Exercising too much may worsen mental health
Small reductions were still seen for people who exercised more than 90 minutes a day, but exercising for more than three hours a day was associated with worse mental health than not exercising at all.
"Previously, people have believed that the more exercise you do, the better your mental health, but our study suggests that this is not the case," said Adam Chekroud, an assistant professor at Yale University in the US.
While some evidence suggests that exercise may improve mental health, the relationship could go both ways - for example, inactivity could be a symptom of and contributor to poor mental health, and being active could be a sign of or contribute to resilience.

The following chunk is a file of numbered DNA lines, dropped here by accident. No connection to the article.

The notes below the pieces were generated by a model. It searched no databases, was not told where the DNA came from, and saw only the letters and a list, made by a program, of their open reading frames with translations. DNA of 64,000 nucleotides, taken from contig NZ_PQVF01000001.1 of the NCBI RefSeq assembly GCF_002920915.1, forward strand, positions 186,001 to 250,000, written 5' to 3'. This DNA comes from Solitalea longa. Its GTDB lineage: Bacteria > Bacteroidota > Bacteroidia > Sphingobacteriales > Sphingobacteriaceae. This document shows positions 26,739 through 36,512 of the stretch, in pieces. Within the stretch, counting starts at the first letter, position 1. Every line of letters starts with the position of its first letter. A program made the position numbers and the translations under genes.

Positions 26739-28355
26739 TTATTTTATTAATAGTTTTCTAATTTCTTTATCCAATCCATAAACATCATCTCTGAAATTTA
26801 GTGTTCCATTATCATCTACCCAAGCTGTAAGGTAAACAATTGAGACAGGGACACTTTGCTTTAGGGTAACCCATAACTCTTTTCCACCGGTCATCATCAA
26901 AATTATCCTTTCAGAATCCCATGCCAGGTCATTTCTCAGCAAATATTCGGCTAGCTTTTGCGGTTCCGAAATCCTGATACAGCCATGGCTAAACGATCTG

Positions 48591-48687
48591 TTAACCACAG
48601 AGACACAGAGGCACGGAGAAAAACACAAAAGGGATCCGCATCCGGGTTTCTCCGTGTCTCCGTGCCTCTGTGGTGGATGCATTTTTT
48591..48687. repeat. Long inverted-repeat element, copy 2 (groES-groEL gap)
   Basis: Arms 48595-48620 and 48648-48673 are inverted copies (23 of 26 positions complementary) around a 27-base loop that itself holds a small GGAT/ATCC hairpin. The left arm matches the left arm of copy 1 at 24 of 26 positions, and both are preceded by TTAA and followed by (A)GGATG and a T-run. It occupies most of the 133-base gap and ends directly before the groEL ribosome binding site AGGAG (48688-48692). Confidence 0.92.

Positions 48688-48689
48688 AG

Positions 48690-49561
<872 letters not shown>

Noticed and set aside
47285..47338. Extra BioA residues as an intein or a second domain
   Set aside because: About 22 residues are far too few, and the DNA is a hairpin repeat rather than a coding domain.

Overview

Researchers said that their study cannot confirm cause and effect.
In the study, researchers used data from 1.2 million adults across all 50 US states who completed a survey in 2011, 2013, and 2015.
The reduction in a number of poor mental health days was larger for people who had previously been diagnosed with depression, where exercise was associated with 3.75 fewer days of poor mental health compared with people who did not exercise - equivalent to a 34.5 percent reduction.
Even completing household chores was associated with an improvement.
Exercising for 30-60 minutes was associated with the biggest reduction in poor mental health days. However, exercising for more than three hours a day was associated with worse mental health than not exercising at all.
(This story has not been edited by Devdiscourse staff and is auto-generated from a syndicated feed.)